INTERVIEW: Drag Castle | NARC. | Reliably Informed | Music and Creative Arts News for Newcastle and the North East

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Drag Castle’s troupe of drag artists and queer performers have brought their unique warmth and chaos to audiences across the North East since 2020.

Based in Newcastle, and the brainchild of drag artist Frida Sapphic, the troupe was set up during lockdown as a direct response to the boredom and a commitment to building something for the future.

My girlfriend and I wrote on a Post-it note that we wanted to start a drag production company once lockdown had finished and stuck it on the fridge. After that it was mountains of emails to venues asking to put a show on once restrictions lifted. We put on some really creative shows online, including a pantomime and a murder mystery. We had so many no’s until eventually one venue let us wreak havoc on their stage for a night, and the rest is history.”

Passionate about creating a joyful and colourful environment, Drag Castle shows are true to all the riotous exuberance you’d want from a drag show, but with a uniquely personal touch. “I grew up in South Shields performing at the Customs House,” says Frida. “Their motto was always ‘the little panto with the big heart’. I carried that into everything I did. No matter how big or small our show is, everything should be done with a big heart.”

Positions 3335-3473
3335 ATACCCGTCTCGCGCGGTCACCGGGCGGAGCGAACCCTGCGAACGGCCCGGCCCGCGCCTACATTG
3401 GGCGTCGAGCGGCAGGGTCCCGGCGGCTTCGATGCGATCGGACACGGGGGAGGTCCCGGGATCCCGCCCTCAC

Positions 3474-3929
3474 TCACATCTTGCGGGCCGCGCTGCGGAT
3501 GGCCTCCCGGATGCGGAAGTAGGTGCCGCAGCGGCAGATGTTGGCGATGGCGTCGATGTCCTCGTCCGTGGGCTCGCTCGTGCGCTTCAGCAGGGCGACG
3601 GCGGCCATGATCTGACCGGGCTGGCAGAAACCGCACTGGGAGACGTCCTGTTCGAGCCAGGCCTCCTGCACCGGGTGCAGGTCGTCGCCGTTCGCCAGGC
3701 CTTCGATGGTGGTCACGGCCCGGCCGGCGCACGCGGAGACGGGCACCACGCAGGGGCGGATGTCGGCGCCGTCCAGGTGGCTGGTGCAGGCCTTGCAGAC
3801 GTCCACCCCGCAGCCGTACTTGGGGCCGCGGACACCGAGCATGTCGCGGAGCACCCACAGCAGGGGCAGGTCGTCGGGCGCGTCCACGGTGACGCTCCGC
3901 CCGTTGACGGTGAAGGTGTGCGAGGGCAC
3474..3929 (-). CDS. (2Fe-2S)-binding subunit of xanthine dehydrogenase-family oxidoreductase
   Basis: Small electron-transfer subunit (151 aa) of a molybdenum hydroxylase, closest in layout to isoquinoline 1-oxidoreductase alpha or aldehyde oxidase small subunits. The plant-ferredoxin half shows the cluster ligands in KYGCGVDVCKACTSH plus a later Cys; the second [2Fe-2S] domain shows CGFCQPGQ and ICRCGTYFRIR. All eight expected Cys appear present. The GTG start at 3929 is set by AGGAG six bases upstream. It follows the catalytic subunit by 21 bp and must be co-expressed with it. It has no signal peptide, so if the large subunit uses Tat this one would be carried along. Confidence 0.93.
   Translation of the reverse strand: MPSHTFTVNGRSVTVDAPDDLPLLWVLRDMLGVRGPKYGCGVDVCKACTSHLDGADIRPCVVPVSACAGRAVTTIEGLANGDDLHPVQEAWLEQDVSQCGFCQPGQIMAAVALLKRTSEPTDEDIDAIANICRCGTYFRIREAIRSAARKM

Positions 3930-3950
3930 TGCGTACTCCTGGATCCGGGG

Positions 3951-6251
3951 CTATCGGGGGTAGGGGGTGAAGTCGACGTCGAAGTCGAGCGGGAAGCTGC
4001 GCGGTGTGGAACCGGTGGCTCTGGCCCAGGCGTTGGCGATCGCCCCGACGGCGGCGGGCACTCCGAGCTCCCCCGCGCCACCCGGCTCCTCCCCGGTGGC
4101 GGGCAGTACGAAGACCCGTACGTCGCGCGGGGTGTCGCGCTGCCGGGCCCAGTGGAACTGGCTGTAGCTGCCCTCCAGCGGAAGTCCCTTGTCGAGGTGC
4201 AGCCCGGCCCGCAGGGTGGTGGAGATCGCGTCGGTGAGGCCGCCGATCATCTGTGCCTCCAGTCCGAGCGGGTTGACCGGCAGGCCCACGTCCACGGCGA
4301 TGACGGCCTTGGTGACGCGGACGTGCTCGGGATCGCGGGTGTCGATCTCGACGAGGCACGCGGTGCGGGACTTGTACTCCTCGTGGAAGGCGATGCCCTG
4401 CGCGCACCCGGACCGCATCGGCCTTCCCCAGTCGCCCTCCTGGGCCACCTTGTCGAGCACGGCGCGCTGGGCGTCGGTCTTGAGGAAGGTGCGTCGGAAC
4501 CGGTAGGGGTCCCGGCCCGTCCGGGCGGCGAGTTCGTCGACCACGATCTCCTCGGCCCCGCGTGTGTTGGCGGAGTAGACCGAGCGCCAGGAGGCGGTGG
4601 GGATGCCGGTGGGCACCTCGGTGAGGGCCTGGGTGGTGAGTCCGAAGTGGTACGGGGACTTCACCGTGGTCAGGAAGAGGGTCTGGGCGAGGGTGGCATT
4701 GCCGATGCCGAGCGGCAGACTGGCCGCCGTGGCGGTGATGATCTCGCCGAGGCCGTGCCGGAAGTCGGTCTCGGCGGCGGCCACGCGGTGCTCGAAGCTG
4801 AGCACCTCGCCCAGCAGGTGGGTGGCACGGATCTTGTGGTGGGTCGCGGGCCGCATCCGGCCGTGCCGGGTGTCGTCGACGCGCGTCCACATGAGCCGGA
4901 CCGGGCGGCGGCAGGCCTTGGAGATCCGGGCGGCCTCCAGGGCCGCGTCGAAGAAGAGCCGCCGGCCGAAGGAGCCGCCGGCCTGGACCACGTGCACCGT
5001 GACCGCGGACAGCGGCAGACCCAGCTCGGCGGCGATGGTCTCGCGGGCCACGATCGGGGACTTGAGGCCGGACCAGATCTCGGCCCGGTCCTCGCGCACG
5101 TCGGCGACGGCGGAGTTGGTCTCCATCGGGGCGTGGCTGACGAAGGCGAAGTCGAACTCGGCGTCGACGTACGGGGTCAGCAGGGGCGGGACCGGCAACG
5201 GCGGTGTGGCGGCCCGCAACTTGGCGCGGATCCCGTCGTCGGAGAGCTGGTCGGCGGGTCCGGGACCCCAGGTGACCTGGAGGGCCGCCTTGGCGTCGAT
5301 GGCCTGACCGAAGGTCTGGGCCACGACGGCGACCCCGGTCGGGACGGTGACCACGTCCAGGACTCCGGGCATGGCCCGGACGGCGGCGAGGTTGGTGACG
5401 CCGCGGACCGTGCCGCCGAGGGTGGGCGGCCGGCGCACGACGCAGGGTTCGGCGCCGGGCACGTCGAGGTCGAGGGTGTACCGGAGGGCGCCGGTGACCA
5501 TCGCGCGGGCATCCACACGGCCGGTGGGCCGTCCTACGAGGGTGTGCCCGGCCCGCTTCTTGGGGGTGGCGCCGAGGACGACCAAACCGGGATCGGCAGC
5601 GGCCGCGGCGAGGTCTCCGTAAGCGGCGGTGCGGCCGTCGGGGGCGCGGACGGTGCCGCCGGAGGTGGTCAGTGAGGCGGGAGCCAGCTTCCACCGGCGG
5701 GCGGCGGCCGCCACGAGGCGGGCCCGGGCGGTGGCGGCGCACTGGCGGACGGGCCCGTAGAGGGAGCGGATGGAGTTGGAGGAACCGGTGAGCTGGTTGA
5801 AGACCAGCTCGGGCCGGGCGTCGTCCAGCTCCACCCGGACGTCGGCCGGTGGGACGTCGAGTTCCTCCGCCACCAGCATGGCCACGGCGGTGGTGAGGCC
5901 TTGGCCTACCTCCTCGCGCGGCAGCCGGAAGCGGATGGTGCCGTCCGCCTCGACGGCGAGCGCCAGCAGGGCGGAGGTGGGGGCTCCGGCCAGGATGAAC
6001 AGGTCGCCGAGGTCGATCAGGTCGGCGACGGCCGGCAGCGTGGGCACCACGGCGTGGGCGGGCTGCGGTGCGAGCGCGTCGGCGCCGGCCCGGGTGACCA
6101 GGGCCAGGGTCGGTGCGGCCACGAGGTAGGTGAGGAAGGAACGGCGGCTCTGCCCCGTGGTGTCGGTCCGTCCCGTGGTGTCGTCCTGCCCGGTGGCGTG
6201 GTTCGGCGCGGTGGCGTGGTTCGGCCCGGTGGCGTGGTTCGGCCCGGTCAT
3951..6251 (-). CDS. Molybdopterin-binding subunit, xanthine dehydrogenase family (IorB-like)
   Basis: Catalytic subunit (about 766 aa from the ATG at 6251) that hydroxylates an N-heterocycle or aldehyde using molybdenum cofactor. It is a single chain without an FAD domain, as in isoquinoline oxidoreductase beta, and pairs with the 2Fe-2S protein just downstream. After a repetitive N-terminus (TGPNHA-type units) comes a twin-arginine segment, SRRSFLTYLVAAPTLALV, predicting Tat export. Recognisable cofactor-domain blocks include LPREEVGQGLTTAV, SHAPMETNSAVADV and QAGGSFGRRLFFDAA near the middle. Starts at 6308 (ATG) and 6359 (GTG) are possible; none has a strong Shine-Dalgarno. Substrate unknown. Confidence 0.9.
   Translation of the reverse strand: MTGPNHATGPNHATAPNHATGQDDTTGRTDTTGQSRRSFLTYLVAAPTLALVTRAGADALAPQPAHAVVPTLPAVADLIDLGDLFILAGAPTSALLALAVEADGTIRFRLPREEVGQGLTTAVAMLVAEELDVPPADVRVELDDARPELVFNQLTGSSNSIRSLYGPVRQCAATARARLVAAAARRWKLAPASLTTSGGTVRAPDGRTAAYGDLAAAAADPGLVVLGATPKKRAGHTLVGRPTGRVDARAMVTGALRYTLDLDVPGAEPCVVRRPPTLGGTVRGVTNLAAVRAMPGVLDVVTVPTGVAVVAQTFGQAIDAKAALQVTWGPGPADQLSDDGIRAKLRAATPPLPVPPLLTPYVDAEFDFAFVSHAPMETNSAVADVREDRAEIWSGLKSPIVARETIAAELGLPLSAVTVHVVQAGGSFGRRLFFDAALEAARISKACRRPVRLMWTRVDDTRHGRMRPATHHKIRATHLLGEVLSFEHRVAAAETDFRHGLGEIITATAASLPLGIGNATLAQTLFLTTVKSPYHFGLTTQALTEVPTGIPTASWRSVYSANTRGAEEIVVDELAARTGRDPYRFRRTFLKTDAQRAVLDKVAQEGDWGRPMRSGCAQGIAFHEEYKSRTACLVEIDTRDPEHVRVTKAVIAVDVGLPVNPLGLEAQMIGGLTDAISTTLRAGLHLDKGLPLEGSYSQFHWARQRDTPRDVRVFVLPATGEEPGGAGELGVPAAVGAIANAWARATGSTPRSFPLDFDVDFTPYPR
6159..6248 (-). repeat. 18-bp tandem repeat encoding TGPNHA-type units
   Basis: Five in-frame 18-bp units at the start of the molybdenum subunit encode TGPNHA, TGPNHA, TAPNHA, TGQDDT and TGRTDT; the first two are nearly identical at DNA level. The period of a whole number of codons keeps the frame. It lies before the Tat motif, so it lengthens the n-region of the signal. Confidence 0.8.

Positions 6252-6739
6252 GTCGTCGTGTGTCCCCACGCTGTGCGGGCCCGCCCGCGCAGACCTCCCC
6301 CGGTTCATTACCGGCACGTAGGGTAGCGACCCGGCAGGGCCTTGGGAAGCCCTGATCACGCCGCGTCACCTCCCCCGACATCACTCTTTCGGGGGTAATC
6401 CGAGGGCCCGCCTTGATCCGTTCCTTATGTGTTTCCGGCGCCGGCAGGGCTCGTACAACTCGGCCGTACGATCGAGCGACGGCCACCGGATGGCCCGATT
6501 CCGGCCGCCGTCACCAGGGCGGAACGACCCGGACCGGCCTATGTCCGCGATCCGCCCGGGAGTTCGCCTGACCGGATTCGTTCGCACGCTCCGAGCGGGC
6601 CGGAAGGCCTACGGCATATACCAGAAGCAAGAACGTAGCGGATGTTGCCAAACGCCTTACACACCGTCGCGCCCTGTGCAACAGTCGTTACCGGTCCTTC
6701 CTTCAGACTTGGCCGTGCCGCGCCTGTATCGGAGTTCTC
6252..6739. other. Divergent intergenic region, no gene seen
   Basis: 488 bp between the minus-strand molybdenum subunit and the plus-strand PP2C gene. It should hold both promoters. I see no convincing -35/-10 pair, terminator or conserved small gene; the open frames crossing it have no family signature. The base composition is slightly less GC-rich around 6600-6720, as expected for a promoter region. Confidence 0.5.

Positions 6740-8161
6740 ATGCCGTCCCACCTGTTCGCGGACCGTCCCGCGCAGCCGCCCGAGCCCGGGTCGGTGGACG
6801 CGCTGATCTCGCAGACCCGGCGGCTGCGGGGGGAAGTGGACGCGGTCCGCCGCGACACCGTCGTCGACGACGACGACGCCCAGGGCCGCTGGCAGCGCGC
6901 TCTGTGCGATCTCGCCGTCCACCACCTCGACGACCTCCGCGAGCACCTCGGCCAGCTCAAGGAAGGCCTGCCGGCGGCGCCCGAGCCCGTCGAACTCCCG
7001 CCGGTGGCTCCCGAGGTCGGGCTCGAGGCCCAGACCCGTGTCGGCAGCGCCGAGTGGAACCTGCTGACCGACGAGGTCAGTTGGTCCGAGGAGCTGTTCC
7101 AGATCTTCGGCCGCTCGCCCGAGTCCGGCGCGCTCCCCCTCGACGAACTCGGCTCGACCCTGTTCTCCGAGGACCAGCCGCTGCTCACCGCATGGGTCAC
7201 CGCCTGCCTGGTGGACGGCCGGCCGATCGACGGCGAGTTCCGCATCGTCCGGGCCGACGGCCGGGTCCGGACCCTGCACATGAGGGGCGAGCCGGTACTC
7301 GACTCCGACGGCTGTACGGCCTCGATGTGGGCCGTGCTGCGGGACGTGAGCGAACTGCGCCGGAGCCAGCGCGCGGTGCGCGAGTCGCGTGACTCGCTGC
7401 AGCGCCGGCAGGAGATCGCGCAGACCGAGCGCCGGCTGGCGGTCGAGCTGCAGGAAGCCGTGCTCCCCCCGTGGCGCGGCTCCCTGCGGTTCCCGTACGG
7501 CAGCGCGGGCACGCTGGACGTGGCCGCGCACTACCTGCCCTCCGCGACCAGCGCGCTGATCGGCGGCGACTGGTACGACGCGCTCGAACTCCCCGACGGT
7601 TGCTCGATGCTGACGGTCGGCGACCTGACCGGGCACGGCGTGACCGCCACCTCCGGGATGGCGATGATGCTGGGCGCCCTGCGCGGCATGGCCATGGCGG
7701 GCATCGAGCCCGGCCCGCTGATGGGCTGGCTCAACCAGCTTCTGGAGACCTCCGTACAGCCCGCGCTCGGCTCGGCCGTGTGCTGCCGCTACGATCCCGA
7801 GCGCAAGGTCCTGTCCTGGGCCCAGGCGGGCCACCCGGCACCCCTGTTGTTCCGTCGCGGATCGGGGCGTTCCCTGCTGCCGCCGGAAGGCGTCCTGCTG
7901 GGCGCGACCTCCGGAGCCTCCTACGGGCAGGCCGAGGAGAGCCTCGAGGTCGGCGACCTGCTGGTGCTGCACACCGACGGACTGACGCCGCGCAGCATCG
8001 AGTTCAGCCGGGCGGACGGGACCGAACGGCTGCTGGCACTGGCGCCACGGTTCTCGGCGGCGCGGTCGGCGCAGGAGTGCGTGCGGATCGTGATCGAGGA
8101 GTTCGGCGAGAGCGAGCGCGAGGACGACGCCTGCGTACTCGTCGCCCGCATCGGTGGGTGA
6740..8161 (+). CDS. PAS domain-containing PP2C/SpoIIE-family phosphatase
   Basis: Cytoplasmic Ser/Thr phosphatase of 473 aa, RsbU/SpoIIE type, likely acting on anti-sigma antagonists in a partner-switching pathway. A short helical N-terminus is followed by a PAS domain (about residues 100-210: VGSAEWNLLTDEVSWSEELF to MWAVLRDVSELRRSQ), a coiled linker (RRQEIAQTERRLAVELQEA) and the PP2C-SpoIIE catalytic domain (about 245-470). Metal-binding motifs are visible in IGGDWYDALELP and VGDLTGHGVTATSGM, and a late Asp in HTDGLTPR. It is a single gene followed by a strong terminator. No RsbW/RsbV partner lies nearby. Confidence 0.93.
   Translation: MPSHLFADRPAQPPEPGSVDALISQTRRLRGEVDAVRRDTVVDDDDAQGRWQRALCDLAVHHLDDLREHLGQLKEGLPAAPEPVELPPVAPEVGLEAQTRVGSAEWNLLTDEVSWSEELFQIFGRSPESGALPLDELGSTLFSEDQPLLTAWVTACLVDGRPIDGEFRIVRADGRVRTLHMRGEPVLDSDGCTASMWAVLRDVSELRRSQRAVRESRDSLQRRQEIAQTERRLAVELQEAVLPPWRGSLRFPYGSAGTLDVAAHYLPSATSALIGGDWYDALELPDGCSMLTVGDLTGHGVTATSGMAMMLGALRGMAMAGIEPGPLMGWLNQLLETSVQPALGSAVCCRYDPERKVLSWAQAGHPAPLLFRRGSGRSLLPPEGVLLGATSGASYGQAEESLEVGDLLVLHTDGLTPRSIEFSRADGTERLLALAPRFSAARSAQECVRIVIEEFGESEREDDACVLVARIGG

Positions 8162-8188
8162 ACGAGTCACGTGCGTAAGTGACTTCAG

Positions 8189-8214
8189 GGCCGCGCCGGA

Keen to open up queer art to new audiences, Drag Castle hope to create shows that are accessible and inclusive for everyone, particularly families with young children. “Children deserve to know from a young age that who they are and how they feel is not something to be ashamed of. I grew up with a lot of politicians, people in the media and even teachers at school telling the world that people who are like me are weird and abnormal. The earlier you address that, the easier it is for them to accept themselves and pass on that love to everyone else.”

Queer art is full of education, unapologetic liberation and endless love

Despite preconceptions about the target demographic for a drag show, Frida says that children have a natural curiosity and openness that make families more receptive and willing to listen than your average audience.

Queer art is full of education, unapologetic liberation and endless love. Without queer art, the world wouldn’t be as colourful as it is now. It’s interwoven into everything everywhere, and some people don’t realise it.”

It’s a responsibility that Frida says drives her to keep creating and encouraging open conversations. “Today’s current trends are all because queer people decided to jump out of hiding and create something entertaining. Activism and fearless people inspire me. People like Jane Fonda, Lily Tomlin, Gloria Steinem, Emma Thompson… they were advocating for equality when it was dangerous to do so.

I love people that use their art to advocate for justice and do it in a way that isn’t so laboured. Where people can enjoy it with or without learning something. I never want to come across as complicit in today’s issues because quiet people never changed the world.”

Drag Castle perform at Newcastle University on Saturday 8th June and the Discover Festival at The Cluny, Newcastle on Saturday 29th June.

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